Historically, it is theoretically possible the Belgian may have had ancestors who were destriers in the Middle Ages, although there is no independent evidence to support this claim. The foundation stock for the Belgian was originally known as the Brabant. Other names for essentially the same breed include the Cheval de trait Belge, Brabançon, and Belgisch Trekpaard.[9] Until the 1940s, the Belgian and the Brabant were essentially the same breed. Following World War II, the Brabant in Europe was selectively bred to be thicker bodied and heavier, while in the United States the Belgian was bred to be somewhat taller and lighter bodied.[9] The main use was as a farm horse. Closely related breeds include the Trait du Nord and Nederlands Trekpaard.[9]

In 1887, the American Association of Importers and Breeders of Belgian Draft Horses was founded in Wabash, Indiana to register and keep track of all Belgian Draft Horses.[10] Today, the Belgian is the most numerous breed of draft horse in the United States.[11]

Importation of Belgians to the USA ended in bulk after the beginning of the Second World War with Erwin F. Dygert transporting the last Belgians out of Europe as the war was beginning.[dubious ][12]

Uses[edit]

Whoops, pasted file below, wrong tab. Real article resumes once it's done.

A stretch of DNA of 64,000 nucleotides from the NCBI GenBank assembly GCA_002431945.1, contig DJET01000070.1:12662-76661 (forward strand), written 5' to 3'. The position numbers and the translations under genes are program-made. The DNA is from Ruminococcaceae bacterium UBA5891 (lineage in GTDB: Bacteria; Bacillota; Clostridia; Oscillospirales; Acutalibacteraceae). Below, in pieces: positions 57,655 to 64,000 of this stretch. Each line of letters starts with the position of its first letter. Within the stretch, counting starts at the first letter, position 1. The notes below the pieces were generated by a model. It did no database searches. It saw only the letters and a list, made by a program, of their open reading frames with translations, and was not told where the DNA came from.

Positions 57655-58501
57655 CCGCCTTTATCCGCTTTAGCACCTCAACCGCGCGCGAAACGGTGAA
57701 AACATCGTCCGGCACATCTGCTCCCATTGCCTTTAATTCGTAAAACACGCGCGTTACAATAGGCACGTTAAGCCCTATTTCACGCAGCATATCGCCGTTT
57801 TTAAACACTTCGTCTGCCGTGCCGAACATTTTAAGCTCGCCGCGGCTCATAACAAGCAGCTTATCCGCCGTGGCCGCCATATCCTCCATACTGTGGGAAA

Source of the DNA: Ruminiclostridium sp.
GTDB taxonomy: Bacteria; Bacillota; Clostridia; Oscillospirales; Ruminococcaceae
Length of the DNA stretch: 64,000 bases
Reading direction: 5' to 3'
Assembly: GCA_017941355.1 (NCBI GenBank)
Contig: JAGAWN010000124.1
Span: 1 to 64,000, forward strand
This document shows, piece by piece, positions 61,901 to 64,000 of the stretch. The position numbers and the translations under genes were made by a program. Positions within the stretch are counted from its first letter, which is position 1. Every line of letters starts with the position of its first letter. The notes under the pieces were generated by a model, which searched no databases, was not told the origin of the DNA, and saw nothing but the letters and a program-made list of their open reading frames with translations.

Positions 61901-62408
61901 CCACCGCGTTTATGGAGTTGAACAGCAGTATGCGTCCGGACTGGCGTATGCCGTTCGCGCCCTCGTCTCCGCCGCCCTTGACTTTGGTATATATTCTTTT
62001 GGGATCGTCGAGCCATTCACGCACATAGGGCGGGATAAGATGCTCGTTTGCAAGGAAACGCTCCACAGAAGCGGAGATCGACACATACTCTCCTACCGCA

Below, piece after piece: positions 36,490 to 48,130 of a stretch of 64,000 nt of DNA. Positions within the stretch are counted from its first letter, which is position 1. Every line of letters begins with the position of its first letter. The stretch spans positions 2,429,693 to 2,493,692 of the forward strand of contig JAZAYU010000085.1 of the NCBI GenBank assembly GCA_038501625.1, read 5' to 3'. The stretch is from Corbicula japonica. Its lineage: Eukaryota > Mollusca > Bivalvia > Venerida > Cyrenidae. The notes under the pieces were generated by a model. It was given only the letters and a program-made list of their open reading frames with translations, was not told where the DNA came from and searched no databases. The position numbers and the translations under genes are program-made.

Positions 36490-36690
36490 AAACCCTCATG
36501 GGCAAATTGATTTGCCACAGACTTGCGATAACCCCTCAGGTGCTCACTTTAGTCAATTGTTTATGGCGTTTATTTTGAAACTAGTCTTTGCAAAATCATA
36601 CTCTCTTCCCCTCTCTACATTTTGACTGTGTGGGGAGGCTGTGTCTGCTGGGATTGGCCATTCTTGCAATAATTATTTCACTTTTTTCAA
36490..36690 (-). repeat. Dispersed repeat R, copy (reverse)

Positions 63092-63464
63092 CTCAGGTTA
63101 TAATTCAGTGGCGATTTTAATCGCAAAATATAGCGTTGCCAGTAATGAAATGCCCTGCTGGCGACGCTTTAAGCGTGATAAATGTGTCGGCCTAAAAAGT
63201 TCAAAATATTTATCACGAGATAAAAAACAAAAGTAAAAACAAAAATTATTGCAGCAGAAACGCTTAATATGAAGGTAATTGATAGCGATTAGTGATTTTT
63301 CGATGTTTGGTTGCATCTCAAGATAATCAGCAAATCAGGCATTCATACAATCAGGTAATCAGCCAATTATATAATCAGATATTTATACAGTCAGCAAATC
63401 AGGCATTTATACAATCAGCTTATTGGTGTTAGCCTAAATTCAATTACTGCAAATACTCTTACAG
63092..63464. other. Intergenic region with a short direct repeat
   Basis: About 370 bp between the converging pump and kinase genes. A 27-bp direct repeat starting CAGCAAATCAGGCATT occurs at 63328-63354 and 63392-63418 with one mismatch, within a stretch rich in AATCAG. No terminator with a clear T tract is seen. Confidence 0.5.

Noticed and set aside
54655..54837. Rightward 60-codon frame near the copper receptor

Brabant draft horses
painting by Henry Schouten (1857-1927)

Belgians are still used as working animals, but have also become popular as show horses, and pleasure riding horses. The Brabant and related breeds remaining in Belgium today are also desirable for horse meat, producing a tender meat that is considered a delicacy.[13]

Belgian horses are able to pull tremendous weights. At the National Western Stock Show in Denver, Colorado, a team of two horses in the Heavyweight class pulled 17,000 pounds a distance of 7 ft 2 in (7,700 kg a distance of 2.18 m). The team of Belgians weighed 4,800 pounds (2,200 kg). At the Iowa State fair, the heavyweight champions in the pulling contest pulled 14,600 pounds the complete distance of 15 ft (6,690 kg, 4.6 m). The team consisted of one Belgian and one Percheron and weighed 3,600 pounds (1,600 kg).[citation needed]

Other meanings[edit]

In Britain, "Belgian Black" is a colloquialism used to describe a Friesian horse.

References[edit]

  1. ^ Summerhayes, RS; "Horses & Ponies", Warne & Co, 1948
  2. ^ a b c "Breed Profile". Equisearch. Retrieved 2013-08-19. 
  3. ^ "About Radar". Priefert Ranch Equipment. Retrieved 2008-07-12. 
  4. ^ "Picture of Brooklyn Supreme". Rural Heritage. 
  5. ^ "The World's Biggest, Tallest, Largest Horses". Archived from the original on 25 September 2010. Retrieved 23 October 2010. 
  6. ^ Church, Stephanie L. (March 1, 2004). "JEB in Belgian Draft Horses". The Horse. Retrieved 2009-10-23. 
  7. ^ "Bylaws of the Belgian Draft Horse Corp.". 
  8. ^ "Chronic Progressive Lymphedema (CPL) in Draft Horses". University of California, Davis. Retrieved 2010-05-22. 
  9. ^ a b c "American Brabant Association". 
  10. ^ Self, Margaret C. The Horseman's Encyclopedia. New York: Barnes & Company Inc, 1963.
  11. ^ "America's Favorite Draft Horse-The Belgian". The Belgian Draft Horse Corporation of America. 
  12. ^ Belgian Draft Horse at International Horse Museum
  13. ^ Brady, Irene. America's Horses and Ponies. Boston: Houghton Mifflin Company, 1969.

External links[edit]